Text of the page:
Man Arrested for Disrupting Council Meetings Can Sue, Supreme Court Says

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According to the Supreme Court, Riviera Beach, Florida, resident Fane Lozman may be the only person to fit within a “unique class of retaliatory arrest claims.”

It may not be a very auspicious honor — but the designation was all it took for Lozman to win his (second) Supreme Court case.

In an 8-1 decision in Lozman v. Riviera Beach, the Supreme Court held that Lozman, who was arrested for making comments at a city council meeting (possibly because the City had an official policy of retaliating against him) was not barred from bringing a First Amendment retaliatory arrest claim against the City — even if it had probable cause to arrest him.

Fane Lozman was an “outspoken critic” of the City of Riviera Beach’s proposed plan to redevelop the city-owned marina using eminent domain. He also sued the City claiming it violated open meetings law. He alleged that the City Council held a closed-door meeting in which it devised an official plan to intimidate him in retaliation for his lawsuit. Five months after the closed-door meeting, a councilmember had Lozman arrested during the public comment period for discussing issues unrelated to the City and refusing to leave the podium. Watch Fane Lozman get arrested here.

Lozman conceded that the City had probable cause to arrest him. But he claimed the City should be liable for violating the First Amendment because its strategy to intimidate him to stop speaking was a “but for” cause of his arrest. In contrast, the City argued that Lozman could not sue it for retaliatory arrest under any circumstances if probable cause existed to arrest him.

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In an opinion written by Justice Kennedy, the Court declined to decide whether to extend either the “but for” cause rule proposed by Lozman or the absolute bar to retaliatory arrest claims proposed by the City to the “mine run” of First Amendment retaliatory arrest claims. Instead, the Court held that because of the unique facts of this case Lozman “need not prove the absence of probable cause to maintain a claim of retaliatory arrest against the City.”

The State and Local Legal Center (SLLC) filed an amicus brief arguing that an arrestee could not bring a First Amendment retaliatory arrest lawsuit if probable cause existed. The Court declined to decide whether as a general rule probable cause bars First Amendment retaliation cases against police officers.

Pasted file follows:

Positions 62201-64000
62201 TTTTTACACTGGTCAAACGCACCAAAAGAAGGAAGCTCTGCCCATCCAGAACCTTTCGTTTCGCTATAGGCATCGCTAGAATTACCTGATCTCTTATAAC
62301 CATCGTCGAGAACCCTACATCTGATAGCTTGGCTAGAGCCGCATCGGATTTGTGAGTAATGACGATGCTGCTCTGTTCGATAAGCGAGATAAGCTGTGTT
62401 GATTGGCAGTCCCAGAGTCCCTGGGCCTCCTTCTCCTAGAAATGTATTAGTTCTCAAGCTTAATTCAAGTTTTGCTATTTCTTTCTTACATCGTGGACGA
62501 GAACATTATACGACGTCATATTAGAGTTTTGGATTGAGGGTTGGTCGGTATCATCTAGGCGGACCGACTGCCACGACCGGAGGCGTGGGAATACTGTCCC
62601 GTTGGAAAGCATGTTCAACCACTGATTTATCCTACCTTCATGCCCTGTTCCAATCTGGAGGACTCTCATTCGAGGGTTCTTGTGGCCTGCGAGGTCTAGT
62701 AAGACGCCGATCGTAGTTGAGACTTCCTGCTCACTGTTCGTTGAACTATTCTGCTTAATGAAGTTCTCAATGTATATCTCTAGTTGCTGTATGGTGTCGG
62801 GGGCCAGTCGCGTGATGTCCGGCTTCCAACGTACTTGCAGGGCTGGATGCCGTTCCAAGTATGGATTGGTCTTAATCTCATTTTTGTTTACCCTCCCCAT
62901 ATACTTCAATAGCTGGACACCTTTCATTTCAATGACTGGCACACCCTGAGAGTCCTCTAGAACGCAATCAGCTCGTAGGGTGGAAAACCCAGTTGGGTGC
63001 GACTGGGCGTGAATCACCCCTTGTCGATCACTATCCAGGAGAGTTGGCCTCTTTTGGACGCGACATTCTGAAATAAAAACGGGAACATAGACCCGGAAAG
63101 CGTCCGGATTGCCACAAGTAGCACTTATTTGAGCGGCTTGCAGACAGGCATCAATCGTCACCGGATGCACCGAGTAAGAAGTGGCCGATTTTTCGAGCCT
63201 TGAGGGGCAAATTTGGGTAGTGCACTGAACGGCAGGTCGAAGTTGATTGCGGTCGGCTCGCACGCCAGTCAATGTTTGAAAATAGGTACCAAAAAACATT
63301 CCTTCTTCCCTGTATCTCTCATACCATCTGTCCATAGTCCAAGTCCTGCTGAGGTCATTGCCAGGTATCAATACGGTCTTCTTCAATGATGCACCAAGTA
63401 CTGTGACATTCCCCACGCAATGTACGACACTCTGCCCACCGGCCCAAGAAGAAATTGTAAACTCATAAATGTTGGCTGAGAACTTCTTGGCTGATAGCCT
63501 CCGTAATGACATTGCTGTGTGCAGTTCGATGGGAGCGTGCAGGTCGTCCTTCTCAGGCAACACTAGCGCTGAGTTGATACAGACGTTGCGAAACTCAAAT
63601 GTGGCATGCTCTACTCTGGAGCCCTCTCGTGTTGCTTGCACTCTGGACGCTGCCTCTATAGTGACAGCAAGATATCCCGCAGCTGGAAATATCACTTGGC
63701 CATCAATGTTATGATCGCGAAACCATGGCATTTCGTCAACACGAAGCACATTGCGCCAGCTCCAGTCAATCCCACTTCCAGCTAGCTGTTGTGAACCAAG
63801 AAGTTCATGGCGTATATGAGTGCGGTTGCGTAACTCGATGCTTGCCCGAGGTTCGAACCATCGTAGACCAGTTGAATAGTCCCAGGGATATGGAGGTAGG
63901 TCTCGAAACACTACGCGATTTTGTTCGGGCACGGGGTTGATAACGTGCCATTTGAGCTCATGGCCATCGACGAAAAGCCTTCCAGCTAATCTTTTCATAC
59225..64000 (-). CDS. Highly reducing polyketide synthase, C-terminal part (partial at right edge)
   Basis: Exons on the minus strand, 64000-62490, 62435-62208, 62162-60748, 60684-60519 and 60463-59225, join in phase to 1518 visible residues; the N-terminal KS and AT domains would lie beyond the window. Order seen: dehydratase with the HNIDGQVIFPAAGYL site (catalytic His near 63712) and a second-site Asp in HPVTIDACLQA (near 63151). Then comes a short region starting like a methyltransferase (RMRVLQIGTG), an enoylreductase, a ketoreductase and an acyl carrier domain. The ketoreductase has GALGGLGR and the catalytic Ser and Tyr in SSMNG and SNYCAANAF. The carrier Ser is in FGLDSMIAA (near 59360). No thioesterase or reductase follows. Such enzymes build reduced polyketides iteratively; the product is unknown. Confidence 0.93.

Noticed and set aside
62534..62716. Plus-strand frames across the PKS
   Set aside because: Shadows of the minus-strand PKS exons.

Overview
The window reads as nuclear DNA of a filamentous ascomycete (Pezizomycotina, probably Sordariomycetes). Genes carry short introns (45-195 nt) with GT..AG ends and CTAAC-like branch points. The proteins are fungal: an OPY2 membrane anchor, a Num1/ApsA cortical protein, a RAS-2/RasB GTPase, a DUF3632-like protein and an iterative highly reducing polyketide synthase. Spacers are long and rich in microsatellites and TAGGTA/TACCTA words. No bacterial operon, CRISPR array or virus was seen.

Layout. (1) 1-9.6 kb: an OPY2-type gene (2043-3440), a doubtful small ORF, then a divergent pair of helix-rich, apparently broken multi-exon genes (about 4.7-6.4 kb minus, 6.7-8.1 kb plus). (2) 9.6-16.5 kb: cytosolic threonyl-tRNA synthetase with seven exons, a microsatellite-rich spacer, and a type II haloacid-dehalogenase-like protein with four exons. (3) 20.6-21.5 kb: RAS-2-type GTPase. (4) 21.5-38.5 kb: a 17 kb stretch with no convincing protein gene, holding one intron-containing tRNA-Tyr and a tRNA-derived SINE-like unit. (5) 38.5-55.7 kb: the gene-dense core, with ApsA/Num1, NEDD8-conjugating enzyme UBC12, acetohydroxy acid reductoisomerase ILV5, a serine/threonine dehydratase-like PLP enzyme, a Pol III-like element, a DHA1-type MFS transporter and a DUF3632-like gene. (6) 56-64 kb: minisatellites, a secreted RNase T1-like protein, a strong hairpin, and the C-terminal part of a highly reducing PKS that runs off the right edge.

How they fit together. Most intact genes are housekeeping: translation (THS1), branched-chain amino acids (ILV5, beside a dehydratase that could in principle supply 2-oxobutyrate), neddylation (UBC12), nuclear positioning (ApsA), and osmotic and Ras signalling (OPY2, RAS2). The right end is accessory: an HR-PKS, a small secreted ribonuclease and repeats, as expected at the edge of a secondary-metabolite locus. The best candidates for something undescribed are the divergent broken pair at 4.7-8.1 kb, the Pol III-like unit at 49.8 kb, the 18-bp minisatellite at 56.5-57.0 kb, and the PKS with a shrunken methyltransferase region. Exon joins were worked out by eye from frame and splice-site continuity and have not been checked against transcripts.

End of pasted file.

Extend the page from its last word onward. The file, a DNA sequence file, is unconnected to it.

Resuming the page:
These unique facts include that Lozman claims he was the victim of an official policy motivated by retaliation. “An official retaliatory policy is a particularly troubling and potent form of retaliation, for a policy can be long term and pervasive, unlike an ad hoc, on-the-spot decision by an individual officer.” Second, causation problems don’t exist in this case where “the official policy is retaliation for prior, protected speech bearing little relation to the criminal offense for which the arrest is made.” Finally, the Court noted that because Lozman’s speech concerned the right to petition the government it was “high in the hierarchy of First Amendment values.”

The SLLC amicus brief argued that if probable cause is present and officers can still be sued states and local governments will have more difficulty maintaining order and safety at local-government meetings, public protests and demonstrations, and political rallies. Additionally, the brief pointed to the role of state constitutions, state courts, and internal disciplinary measures within state and local police departments to protect free speech and offer “meaningful remedies for true victims of retaliation.”

Sean Gallagher, Bennett Cohen, and Britton St. Onge of Polsinelli wrote the SLLC amicus brief which the following organizations joined:  the National Association of Counties, the National League of Cities, the United States Conference of Mayors, the International City/County Management Association, and the International Municipal Lawyers Association.

lisa_soronen_new_125x150About the author: Lisa Soronen is the executive director of the State and Local Legal Center (SLLC), which files Supreme Court amicus curiae briefs on behalf of the Big Seven national organizations, including the National League of Cities, representing state and local governments. She is a regular contributor to CitiesSpeak.